Meeting Seniors Where They Are: Promoting Health Literacy Using Native Languages
Health Focus: Diabetes Care
Description: Diabetes is a serious public health epidemic that impacts 25.8 million people, or approximately 8.3 percent of the U.S. population. Health Services Advisory Group (HSAG), a Quality Innovation Network-Quality Improvement Organization (QIN-QIO), is committed to improving health care outcomes and helping vulnerable populations in Arizona, California, Florida, Ohio, and the U.S. Virgin Islands effectively manage their diabetes and live healthier lives. As part of this ongoing mission, HSAG is hosting “Everyone with Diabetes Counts” (EDC) workshops for senior groups in their communities and in their native languages using translators.
EDC is a health disparity reduction program run by the Centers for Medicare & Medicaid Services (CMS) that seeks to increase health literacy and quality of care for people with diabetes or prediabetes, including Medicare beneficiaries. To access often hard-to-reach populations, HSAG has offered EDC workshops in Cantonese, Mandarin, Hindi, and Gujarati, and, most recently, added Swahili, a Southeast-African language spoken by thousands of African-Americans in the United States.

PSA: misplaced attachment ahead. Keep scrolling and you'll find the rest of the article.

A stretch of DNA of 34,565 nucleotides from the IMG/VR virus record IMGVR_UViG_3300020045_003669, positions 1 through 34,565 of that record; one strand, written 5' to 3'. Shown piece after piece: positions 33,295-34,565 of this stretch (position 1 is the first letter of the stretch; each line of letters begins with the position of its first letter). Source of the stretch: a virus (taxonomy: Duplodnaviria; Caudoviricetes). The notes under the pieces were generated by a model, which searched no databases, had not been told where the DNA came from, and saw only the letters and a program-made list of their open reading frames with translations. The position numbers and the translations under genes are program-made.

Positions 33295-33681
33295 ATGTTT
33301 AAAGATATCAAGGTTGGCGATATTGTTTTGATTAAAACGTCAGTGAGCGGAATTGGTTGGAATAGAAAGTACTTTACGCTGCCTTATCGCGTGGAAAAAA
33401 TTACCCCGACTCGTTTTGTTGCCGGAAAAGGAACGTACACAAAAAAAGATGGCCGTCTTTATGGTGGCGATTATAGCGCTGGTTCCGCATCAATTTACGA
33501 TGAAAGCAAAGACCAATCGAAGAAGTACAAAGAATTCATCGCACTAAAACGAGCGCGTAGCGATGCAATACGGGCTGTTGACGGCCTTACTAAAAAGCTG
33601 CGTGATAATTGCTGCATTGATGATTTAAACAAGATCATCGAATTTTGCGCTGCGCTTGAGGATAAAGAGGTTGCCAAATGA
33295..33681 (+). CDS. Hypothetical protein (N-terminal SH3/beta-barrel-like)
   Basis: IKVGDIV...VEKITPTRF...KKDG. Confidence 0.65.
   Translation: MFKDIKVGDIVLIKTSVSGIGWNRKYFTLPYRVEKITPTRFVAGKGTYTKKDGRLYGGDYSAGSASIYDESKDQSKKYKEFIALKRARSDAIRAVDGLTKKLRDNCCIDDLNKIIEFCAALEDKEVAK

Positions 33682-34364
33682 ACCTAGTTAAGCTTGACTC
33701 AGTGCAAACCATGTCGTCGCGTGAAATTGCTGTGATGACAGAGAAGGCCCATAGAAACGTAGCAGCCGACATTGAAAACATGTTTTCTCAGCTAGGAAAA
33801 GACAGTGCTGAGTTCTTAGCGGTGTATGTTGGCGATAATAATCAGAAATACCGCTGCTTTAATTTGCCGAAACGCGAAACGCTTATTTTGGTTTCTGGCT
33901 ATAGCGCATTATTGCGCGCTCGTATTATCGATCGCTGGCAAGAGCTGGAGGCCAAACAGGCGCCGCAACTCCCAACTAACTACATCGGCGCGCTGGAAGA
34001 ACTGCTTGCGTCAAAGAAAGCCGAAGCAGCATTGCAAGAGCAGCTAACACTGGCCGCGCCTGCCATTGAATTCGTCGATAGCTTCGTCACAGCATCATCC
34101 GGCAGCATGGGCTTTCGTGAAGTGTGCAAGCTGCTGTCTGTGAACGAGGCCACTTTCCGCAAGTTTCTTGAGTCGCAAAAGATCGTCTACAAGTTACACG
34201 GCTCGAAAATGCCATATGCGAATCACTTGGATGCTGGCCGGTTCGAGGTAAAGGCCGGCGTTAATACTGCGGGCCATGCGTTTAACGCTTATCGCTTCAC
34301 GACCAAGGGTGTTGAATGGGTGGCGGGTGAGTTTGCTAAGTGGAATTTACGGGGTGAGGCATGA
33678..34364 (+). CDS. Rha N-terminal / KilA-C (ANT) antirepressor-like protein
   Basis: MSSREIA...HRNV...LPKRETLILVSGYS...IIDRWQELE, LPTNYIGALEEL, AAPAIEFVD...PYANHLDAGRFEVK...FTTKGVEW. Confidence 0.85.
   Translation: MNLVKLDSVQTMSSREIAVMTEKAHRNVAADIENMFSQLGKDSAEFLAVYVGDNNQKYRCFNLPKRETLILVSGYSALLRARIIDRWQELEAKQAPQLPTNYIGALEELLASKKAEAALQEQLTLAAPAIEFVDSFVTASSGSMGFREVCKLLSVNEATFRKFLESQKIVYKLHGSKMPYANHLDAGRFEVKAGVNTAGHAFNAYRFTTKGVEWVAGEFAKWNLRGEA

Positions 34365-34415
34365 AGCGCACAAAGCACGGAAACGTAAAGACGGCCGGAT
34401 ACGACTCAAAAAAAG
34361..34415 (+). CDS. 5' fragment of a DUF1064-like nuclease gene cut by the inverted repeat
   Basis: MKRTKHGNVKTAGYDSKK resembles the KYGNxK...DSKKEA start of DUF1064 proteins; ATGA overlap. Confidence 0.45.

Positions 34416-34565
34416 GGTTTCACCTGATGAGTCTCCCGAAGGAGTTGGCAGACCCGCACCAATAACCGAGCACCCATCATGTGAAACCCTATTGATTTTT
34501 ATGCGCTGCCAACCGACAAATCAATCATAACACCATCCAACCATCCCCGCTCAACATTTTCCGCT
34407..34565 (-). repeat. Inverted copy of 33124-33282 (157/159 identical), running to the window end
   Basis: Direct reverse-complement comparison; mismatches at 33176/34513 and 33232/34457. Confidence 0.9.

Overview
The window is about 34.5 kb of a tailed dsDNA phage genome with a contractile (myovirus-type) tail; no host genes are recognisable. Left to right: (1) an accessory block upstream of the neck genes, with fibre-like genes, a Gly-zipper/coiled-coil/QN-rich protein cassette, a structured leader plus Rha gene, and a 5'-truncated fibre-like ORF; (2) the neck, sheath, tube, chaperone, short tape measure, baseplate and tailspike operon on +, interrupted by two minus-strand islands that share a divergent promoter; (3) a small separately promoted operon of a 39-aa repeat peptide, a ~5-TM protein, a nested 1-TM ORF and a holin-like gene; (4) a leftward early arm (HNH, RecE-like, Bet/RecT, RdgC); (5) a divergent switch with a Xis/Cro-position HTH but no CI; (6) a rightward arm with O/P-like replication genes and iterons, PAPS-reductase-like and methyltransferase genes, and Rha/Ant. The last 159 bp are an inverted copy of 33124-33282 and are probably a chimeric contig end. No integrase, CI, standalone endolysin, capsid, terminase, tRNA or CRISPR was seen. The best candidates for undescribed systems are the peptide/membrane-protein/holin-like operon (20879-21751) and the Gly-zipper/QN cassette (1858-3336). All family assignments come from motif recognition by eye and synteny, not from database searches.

Supported by the Mosaic Senior Center in Phoenix and run by the Area Agency on Aging, the Swahili-language EDC training was led by an instructor and interpreter team that used simple, easy-to-understand terms to highlight the importance of a healthy diet, regular exercise, and diabetes monitoring and management. Throughout the workshop, participants were eager and excited to share about the foods they commonly eat and discuss their weight-loss challenges. In addition, family members of participants learned about how to provide better support for their loved ones. At the end of the workshop, participants acknowledged that their biggest takeaway was a better understanding of how self-managing their day-to-day diet and exercise can help control their diabetes and have a positive impact on their health.
This type of in-depth group conversation would have been impossible at participants’ regular medical appointments due to language barriers. The success of these native-language EDC workshops has emboldened HSAG to continue its outreach to other vulnerable populations with culturally competent health literacy workshops.
Results: HSAG was able to reach 30 African-American seniors who spoke little English and had limited education about health issues. Of the 30 participants, 22 were eligible CMS participants. HSAG plans to continue to develop language-specific EDC workshops but has acknowledged that future sessions should have fewer participants (to better engage all), have a “diabetes peer educator” trained interpreter, and provide handouts for participants in their native language.
Visit HSAG’s YouTube Channel to watch the Overcoming Language Barriers in Diabetes Self-Management Education video.